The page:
The Volokh Conspiracy
Mostly law professors | Sometimes contrarian | Often libertarian | Always independent
The Academic Freedom Alliance recently released the third episode of The Academic Freedom Podcast. In that episode, I spoke with Brookings Institution scholar Jonathan Rauch. Rauch has a new book, The Constitution of Knowledge: A Defense of Truth, which defends and elaborates on liberal principles of knowledge creation.
In the podcast, we discuss some of the ideas in the book, but also talk more generally about the state of intellectual diversity in academia and the problems confronting free speech on college campuses.
From the podcast, on the marketplace of ideas:
Whenever I talk about free speech in the marketplace of ideas, some undergraduate will invariably ask, well, how do we know that in the marketplace of ideas, the best ideas will surface? Maybe the worst ideas will surface, maybe random ideas, whatever people like. And they're absolutely right, this is a profound question, civil libertarians have kind of pooh poohed it and said, well, empirically good ideas do win out. Thus, you know, I have the covid vaccine in my arm right now, but that's not a good enough answer. The right answer is that if you want to turn raw information and raw conversation into knowledge, you need a lot of structure, you need a lot of settings. It's like converting voting into a government. You need a constitution that develops institutions and establishes professionals and protocols, things like courts, checks and balances, even morals, what the founders called Republican virtues. You need a lot of stuff. And in the Constitution of knowledge, you need a lot of rules like how to do research.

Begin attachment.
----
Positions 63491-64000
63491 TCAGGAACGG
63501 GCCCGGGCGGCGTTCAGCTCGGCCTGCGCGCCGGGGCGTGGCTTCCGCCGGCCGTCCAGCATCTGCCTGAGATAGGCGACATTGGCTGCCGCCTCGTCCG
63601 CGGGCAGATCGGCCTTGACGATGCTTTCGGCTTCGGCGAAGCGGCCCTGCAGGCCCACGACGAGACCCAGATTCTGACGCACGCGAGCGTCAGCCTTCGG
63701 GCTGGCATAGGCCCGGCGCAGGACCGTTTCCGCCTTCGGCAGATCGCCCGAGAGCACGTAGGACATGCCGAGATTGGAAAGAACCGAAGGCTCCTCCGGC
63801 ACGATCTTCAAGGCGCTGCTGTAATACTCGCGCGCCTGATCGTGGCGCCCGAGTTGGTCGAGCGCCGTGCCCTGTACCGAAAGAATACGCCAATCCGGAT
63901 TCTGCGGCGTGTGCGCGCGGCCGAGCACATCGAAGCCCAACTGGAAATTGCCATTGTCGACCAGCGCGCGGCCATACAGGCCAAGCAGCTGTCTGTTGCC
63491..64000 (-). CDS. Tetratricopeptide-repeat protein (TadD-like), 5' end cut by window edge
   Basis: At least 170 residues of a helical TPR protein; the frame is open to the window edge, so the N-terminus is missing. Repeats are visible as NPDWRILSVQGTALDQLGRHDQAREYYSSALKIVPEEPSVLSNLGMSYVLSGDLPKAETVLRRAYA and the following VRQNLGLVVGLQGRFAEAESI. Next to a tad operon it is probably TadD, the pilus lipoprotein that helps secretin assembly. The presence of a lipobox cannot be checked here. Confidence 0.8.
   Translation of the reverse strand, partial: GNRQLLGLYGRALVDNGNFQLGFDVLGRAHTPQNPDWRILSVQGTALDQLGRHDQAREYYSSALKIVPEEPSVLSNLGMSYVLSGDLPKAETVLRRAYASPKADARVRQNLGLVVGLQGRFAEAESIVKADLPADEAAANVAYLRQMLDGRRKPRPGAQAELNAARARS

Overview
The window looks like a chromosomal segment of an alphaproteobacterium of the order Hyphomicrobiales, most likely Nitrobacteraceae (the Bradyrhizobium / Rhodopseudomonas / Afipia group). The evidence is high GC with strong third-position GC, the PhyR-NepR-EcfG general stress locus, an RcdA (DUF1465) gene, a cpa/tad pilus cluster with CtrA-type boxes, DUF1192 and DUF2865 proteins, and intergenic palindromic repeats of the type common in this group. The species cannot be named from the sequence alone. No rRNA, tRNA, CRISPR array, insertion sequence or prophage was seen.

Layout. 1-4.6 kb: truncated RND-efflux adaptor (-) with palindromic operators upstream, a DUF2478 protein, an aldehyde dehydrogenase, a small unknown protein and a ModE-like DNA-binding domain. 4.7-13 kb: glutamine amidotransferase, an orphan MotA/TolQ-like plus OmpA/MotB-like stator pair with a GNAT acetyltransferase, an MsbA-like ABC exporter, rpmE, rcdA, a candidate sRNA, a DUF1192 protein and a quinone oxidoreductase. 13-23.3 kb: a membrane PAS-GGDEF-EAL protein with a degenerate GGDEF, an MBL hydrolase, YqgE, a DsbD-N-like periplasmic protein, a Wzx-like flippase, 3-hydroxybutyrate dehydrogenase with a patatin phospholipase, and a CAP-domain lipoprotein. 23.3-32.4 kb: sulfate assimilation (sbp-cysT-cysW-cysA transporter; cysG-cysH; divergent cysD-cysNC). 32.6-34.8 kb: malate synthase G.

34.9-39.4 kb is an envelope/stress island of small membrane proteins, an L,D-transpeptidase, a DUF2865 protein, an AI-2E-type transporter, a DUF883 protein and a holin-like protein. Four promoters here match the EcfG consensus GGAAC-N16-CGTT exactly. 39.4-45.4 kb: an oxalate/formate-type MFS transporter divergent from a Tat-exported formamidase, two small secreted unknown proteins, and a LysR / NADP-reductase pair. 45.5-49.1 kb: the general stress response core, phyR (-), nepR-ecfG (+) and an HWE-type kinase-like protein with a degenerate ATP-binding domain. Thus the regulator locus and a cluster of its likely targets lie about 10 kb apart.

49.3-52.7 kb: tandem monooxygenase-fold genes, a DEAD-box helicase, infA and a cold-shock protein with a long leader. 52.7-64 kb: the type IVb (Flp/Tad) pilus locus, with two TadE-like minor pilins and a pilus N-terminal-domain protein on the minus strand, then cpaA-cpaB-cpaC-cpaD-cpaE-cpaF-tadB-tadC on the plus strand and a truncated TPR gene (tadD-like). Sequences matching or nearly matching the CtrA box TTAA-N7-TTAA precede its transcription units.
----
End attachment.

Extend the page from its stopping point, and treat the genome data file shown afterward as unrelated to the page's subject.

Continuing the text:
And on intellectual diversity in the universities:
Some things have gone wrong in academia as well. And one of those things is the decline of sufficient viewpoint diversity in a significant number of disciplines and a significant number of departments in universities so that there's no longer enough conservatives or libertarians or even centrists around to ask the hard questions and make sure that they're really doing science and not just ideology masking as science. And in some of these places, you've had the outright politicization of the curriculum and of the research. I'm not sure how much of that there is, it's hard to mention, I think actually lack of diversity is the bigger problem. The public has figured that out, public confidence in universities has declined by about 20 points over the last five years and by the standards of polling, that's falling off a cliff. Most poll results don't change that much. And that's largely from conservatives, both because of the attacks we've mentioned, but also because they increasingly perceive academia as an ideological racket.
It is a wide-ranging and interesting conversation. I hope you'll check it out. And subscribe to The Academic Freedom Podcast through your favorite podcast platform so that you don't miss an episode.